Since March 2020, I actively decided to stop querying my book and take a break to make some very deep edits. I hired an amazing editor, (thank you Brianna!) and with her guidance, added a lot of depth to my story. I was invigorated and excited by everything I included until I looked at my word count; 95,000+! How did this happen, and I didn’t even notice? Before I started editing, it had been 73,000 words. How did I add in 22,000 words?!
This was very distressing to me; young adult contemporary books should normally be 80,000-85,000 words at a maximum if you want to get it published. Agents and publishing houses can reject your query automatically if it isn’t in that range. It’s hard enough to get noticed and even worse if your story is over the recommended limit.
That meant one thing; I was going to have to cut over 10,000 words. I was so mad for putting myself in that situation. I couldn’t believe that I hadn’t been checking my word count, and I let it get so lengthy. Plus, I’d already spent so much time editing it that the prospect of revising even more made me sick to my stomach. I really had been itching to start writing my next book, but now I found myself in a conundrum where I didn’t have the time to edit this one while simultaneously writing another one. I also dreaded deleting words that I had written. It felt like I was deleting a part of my main character’s life, like I was erasing her experiences.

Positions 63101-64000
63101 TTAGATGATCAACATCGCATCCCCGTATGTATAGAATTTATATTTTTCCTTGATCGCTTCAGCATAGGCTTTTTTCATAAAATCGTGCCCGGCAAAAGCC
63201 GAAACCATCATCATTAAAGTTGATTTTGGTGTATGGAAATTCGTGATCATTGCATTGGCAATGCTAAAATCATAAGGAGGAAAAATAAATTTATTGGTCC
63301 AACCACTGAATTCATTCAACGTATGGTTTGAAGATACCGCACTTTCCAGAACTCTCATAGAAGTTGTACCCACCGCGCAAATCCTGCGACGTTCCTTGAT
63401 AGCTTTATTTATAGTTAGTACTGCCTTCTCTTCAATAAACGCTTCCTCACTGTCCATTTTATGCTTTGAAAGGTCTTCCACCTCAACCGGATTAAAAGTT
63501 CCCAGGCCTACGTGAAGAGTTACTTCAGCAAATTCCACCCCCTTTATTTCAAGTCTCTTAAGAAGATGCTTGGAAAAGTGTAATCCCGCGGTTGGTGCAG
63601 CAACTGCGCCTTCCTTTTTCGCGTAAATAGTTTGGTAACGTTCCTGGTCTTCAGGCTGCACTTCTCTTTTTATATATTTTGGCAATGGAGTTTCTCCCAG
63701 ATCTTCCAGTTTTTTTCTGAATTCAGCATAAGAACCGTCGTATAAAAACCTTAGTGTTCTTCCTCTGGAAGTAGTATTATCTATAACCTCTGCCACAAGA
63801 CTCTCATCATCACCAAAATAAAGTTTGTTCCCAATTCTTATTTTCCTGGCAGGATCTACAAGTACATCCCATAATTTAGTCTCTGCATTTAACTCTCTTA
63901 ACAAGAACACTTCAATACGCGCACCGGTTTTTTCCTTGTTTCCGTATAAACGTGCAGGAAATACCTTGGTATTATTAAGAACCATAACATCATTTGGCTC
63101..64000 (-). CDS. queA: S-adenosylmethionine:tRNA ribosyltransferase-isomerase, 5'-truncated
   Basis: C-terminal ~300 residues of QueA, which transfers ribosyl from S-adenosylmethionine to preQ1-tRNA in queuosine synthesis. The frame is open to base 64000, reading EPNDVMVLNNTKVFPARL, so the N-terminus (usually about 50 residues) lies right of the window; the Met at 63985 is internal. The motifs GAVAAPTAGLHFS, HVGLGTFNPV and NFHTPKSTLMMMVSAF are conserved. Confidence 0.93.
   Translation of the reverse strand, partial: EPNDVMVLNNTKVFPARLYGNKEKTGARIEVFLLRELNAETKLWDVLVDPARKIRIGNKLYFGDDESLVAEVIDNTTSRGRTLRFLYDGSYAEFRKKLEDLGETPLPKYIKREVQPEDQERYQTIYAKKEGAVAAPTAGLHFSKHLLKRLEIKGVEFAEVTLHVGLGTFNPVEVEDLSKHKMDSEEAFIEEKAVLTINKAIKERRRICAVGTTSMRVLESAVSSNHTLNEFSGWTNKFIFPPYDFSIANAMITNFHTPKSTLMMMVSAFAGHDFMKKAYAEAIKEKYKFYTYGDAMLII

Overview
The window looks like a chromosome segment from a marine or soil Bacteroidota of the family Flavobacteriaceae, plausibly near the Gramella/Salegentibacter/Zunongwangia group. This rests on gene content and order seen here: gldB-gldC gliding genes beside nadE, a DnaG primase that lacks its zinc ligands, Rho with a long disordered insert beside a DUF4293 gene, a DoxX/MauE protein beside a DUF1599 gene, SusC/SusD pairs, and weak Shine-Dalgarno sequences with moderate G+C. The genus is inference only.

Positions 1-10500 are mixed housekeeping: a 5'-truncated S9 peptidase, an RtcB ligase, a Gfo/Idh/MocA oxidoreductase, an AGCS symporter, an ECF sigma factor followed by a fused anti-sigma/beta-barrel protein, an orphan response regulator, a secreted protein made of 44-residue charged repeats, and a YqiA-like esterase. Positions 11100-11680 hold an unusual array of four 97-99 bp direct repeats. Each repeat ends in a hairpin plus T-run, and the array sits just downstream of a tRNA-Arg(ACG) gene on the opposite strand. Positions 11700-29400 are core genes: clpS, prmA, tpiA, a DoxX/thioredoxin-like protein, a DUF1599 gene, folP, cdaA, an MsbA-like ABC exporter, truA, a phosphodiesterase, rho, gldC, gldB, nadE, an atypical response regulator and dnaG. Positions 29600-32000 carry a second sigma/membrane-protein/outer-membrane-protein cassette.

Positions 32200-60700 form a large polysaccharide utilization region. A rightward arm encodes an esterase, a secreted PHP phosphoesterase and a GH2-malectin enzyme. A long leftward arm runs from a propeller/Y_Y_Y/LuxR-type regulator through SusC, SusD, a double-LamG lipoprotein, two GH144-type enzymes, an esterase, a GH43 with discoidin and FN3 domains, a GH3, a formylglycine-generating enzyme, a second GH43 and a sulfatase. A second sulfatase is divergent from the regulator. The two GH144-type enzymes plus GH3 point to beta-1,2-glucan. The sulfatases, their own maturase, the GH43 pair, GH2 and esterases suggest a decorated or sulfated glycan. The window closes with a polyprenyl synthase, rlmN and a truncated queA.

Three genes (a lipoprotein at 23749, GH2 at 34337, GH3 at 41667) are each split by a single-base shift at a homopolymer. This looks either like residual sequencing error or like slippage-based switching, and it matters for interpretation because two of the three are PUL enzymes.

I was complaining about my predicament on Twitter when one of my writer friends (thank you, Alicja!) suggested that instead of permanently deleting everything I was cutting I could put it in a separate document and save it for later, just in case I ever want to use it again. I LOVED this idea. It made me feel so much better that I had those scenes tucked away; that they were not permanently erased from memory, but something that remained for me to revisit if I ever wanted to. Something my husband said also made me feel better; even though my book got a lot longer in the initial re-write, the new scenes I wrote might work better, and that this presented an opportunity to clean up some of the old material that might not necessarily advance the plot. Once I started the ‘cutting’ process I couldn’t agree more. It really made me decide what was important versus side stories that were never revisited. It also made me realize that I really valued the new stuff I added and that maybe if I had been checking the word count more regularly, some of those new ideas never would never have materialized.
President’s Day weekend, which also happened to be Valentine’s Day weekend, I spent editing the entire three days (sorry Matt!). At one point I was using three screens and my lower back started hurting from not moving enough. But, I somehow I accomplished my goal! I’m proud to say the novel is down to 83,900 words, and I have restarted the querying process. Big thank you to all my family, friends, and husband for encouraging me to take that final step to make it ‘querying ready’! I’m so excited to dive back into the querying trenches and to see the opportunities that come along with it. Crossing fingers!